Penn State finally puts university ahead of football by firing Paterno
Penn State's board fired Joe Paterno and president Graham Spanier amid scandal
The firings were a start as the community begins the process of repairing itself
Mishandling of the Sandusky case spoke to a need for change in power structure
This week has been like a movie ... messed up.
--Penn State quarterback Rob Bolden on Twitter at 10:27 p.m., Wednesday.
Hopefully, State College can begin healing Thursday morning.
Penn State's board of trustees did what it had to do Wednesday night, firing legendary football coach Joe Paterno for his role in the Jerry Sandusky child molestation scandal. The board also canned university president Graham Spanier, but that won't make many headlines. That's fitting, because Paterno was bigger than the university president -- which is precisely why the non-Penn State public was so enraged by the fact that Paterno and others high on the Penn State organizational chart did not call the police or follow up when then-graduate assistant Mike McQueary told Paterno in 2002 that he saw Sandusky molest a boy (estimated age: 10) in the shower at Penn State's football offices.
Paterno's larger-than-life stature also is nominally why Penn State students took to the streets in protest Wednesday night, flipping a news van, throwing rocks, destroying property and generally causing chaos. Were all of them genuinely upset about the way a coaching legend was shown the door? Of course not. Many were bundles of raging hormones who went out to raise hell because that's what everyone else was doing. The dudes mugging for the CNN cameras gave that away.
We'll pause here for a brief public service announcement: Kids, don't drink and approach people with microphones. YouTube is forever. Many of those students will have children of their own in a few years, and then they'll finally understand why so many felt so disgusted by the way those in power at Penn State handled this nightmare. They'll realize they embarrassed themselves, their families and their university. They'll feel awfully stupid about the way they acted Wednesday, so don't be too hard on them. The hangover will come. Someday, they'll realize Joe Paterno wasn't the victim in this case. A bunch of innocent kids were.
To his credit, Paterno thanked the rioter/revelers near his house and told them to go home. "Get a good night's sleep," he said. "Study. We've still got things to do." He also said this: "Thanks. And pray a little bit for those victims."
No. Pray a lot for them.
Now, the university community needs to repair itself. Wednesday's board of trustees meeting was a good start. Finally, someone at Penn State showed some backbone. Someone took the lead and worried more about the university and the community than the football coach. Granted, the board was hamstrung this week by bureaucratic red tape. Vice chair John Surma said as much in a news conference that sounded more like an inquisition as reporters and fans tried to shout over one another to get some answers. Surma, the CEO of U.S. Steel, handled the situation as well as anyone possibly could. He was spare with specifics -- other than to say that Paterno had been fired by phone -- because saying almost anything at this point could expose Penn State to lawsuits on multiple fronts.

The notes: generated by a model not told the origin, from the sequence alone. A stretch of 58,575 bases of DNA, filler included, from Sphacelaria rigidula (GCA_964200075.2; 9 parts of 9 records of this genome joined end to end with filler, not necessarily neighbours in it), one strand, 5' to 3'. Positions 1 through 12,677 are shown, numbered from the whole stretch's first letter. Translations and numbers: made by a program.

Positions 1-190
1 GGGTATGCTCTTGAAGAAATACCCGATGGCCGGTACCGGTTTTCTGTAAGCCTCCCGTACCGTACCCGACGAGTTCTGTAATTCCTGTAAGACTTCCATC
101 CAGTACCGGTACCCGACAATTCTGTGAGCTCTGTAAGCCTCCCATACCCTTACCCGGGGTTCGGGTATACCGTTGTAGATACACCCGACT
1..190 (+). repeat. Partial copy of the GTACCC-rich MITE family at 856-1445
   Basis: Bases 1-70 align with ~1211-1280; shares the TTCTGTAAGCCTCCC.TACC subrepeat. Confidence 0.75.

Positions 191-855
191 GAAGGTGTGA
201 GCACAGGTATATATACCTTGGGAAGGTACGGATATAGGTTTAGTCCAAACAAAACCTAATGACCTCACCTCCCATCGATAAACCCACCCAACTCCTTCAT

This is the most important thing Surma said: "The university is much larger than its athletic teams."
That was the message the board sent loud and clear Wednesday. From the information contained in a grand jury presentment released Saturday, several powerful people at Penn State appeared to worry more about the brand of the football team than about the safety of a child. Other children -- some now young adults -- have come forward claiming abuse since that 2002 incident. If the charges against Sandusky are true, Paterno, McQueary, Spanier, former athletic director Tim Curley and former vice president Gary Schultz enabled a monster because not a single one of them thought to dial 9-1-1. That is inexcusable, and it speaks to a need to change the power structure and the culture at Penn State. For too long, the school and the athletic department have felt they didn't need to answer to anyone. Now, the Pennsylvania attorney general's office and the U.S. Department of Education will come in asking questions the administration can't ignore. People will be held accountable. The findings to come could be ugly, but sunshine doesn't only light the darkest recesses. It also helps heal.
Saturday, Penn State's football team will take the field against Nebraska. Fans should cheer loud and proud. The current players did nothing wrong. They got caught up in something before their times and above their heads. They deserve every roar.
Penn State graduates shouldn't hang their heads in shame. Their university's leaders failed. They did not. They had no part in Sandusky's alleged actions or in the inaction that followed. Sure, a bunch of students went nuts, but college kids tend to do stupid things in large groups. The majority of Penn State's students, faculty and employees did the same thing Wednesday that they do every day -- worked to make Penn State the wonderful university it is.
They are ... Penn State.
Not Jerry Sandusky. Not Graham Spanier. Not even Joe Paterno.
Because Penn State is bigger than all of them.
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